Taking Cooking for Granted
By outlawserenade on October 26, 2011
Featured Member Post
I am a firm believer of a human being should be able to cook meals. I like a vast variety of food, and I'd like them better if/when I've figured out how to cook them. Recently, I made tortillas - something I could've just bought - from scratch. The result was amusing to me.
But hey, they were awesome. Chubby and awesome.
My parents can cook, both - even my late father. My mom is making a living out of cooking. My late brother can make a *really* mean fried rice and isn't a stranger in the kitchen. In spite of his 'allergy' to greens and plants, he could use them in his fried rice or fried noodles as if he invented it. Naturally, I can cook, too. By proxy, I thought that everybody can cook. Even my oldest cousin-in-law, self-proclaimed non-cooking person, can actually whip up a standard stir-fry veggie dish.
It really didn't register in my brain that someone can be so incompetent to the point of being hazardous in the kitchen - until I went to the US and meet my mom's friend, my hostess.
The first question she asked me was: "How do you make scrambled eggs?"
Yeah. For real.
Nowadays, however, I realized that there *are* people who can't tell the difference between sugar and salt. Or ginger and turmeric. And no, it's not some sort of disease one can 'trendify' like autism or asperger's syndrome. It's basic ignorance (actually, kind of like the people who *did* trendify autism and/or asperger's).
Most of the times (in their lives), kitchen contents has been simplified - especially those living in western world and/or metropolitan cities. There are more powder-shaped condiments in supermarkets than in their actual, God-given forms. How many of you have seen and/or touch turmeric in its actual root form? Galanga? Kencur/smaller galanga?
I have. Fortunately, my mother - as cosmo as she is - believes that the actual forms of condiments have better taste in food. She's right, too. Whilst she would simply use an inch of galanga to make rendang, I had to use half a bottle of powdered galanga to make my rendang's taste come close to hers.
Now, however, I'd like to share a simple recipe. Actually, I'm gonna write down this recipe just so I can send it (along with the how-to method) to my friend.
Stir-fry mixed vegetables (chop suey) - one person, single meal size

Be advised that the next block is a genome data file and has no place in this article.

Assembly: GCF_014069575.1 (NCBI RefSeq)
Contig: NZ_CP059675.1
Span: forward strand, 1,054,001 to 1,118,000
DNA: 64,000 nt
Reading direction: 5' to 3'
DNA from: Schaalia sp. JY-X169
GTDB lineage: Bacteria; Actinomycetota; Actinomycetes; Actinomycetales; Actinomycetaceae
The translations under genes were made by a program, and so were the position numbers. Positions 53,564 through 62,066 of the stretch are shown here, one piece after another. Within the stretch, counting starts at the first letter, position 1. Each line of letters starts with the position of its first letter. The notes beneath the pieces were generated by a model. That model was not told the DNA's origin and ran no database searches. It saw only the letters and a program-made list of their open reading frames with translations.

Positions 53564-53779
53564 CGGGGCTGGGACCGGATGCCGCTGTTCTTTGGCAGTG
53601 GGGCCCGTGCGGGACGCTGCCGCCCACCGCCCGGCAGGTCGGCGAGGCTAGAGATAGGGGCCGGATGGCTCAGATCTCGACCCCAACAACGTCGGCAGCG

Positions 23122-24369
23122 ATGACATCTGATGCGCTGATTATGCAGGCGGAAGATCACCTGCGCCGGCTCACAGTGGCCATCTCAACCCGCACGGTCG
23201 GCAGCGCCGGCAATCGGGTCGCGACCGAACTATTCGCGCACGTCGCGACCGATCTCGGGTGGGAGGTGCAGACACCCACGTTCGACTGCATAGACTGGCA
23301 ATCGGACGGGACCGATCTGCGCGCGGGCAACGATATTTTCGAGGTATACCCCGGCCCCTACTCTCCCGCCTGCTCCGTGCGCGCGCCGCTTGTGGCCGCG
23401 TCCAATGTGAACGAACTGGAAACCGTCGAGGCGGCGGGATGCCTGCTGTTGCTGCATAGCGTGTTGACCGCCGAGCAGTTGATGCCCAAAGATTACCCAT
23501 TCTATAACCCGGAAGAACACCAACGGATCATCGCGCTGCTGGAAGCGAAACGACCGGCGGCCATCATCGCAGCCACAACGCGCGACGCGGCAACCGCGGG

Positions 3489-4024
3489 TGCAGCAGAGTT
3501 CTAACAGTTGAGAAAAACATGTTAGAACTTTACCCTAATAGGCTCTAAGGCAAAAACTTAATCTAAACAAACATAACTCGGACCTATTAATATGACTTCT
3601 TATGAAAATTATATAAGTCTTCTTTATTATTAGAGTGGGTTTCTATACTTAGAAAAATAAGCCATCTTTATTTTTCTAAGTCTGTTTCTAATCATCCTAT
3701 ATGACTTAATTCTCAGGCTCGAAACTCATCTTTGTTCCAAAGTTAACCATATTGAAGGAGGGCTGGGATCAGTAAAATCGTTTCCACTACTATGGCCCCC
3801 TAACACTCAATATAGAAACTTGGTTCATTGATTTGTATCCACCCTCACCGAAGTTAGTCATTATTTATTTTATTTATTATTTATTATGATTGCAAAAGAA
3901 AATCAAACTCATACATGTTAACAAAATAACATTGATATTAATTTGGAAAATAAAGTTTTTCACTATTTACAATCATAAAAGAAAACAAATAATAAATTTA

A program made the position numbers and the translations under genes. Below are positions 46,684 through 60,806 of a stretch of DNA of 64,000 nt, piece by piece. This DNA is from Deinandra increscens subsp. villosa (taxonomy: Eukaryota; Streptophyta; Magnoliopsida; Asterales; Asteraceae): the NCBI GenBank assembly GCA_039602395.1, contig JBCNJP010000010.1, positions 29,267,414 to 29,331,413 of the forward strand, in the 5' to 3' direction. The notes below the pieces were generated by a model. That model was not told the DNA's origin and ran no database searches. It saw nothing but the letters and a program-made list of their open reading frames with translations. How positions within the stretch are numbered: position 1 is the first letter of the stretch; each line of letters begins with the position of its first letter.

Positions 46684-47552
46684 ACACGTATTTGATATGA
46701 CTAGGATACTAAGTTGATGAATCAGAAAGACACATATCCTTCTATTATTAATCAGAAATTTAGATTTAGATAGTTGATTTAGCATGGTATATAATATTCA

- 2 inches Cauliflower or broccoli. Chop to size of preference.
- 2 inch Cabbage - chop roughly (about 1/2 to 1 cm length)
- 1 Cai Sim/BokChoy - peel off its bunch & wash between the leaves! Then chop to separate the green leaf from the stalk. Separate stalk from leaves. Stalk should be an inch or two in length.
- 1 clove Garlic, chop to tiny pieces, or if you have garlic crusher, crush it.
- 1 cm ginger - chop to tiny teensy pieces, or bruise it & take it out after you're done.
- 1 tbsp corn starch (maizena), dissolve using a cup of hot water. It'll be tricky, but if the water is boiling, it usually dissolve quite quick. It doesn't, however, dissolve like milk. Stir it through.
- 1 tbsp sesame oil
- 1 tbsp shortening
- salt & pepper to taste (about 2 teaspoon salt, 1 tsp pepper should do it)
Personally, I liked my chop suey to have some kind of animal in it - chicken or seafood. Do keep in mind that animals should ALWAYS go in the pan BEFORE the plants.
Heat up the shortening and sesame oil in a wok (if not, a large flat pan will do - there would seem to be a lot of plants on the table, but they shrink after they got cooked), put in garlic until it smells nice (about 10-15 seconds), then in goes the ginger. If you use powdered ginger, have about 1 tsp or two in.
Then put in cabbage. Fry cabbage for about 20 secs until it wilts (it's a hard veggie, don't worry about it), then put in the bokchoy stalks, keep it there until it kind of darkens in color (10-15 secs). Then in goes the broccoli/cauliflower. Last in will be the leaves. The whole process should go in about a minute or two.
Don't forget to salt & pepper everybody at this time! Whilst stirring, put in the dissolved corn starch (you might want to run it through a sifter to keep the larger lumps out). Add about half a cup of water, and you have your chop suey! The broccoli & bokchoy leaves ought to still be a tad crispy. But it won't hurt! I promise.
You could also add some 'shroom - if you like. They can go in alongside the broccoli. You can add/subtract whichever veggie you don't want, and it'll still be yummy.
Alright. Simple stir-fry. I need to keep in mind that western countries don't cook rice like I do - in a rice cooker and in large quantities. ;) Tomorrow, I shall share some fried-rice recipe - with chilli pepper.
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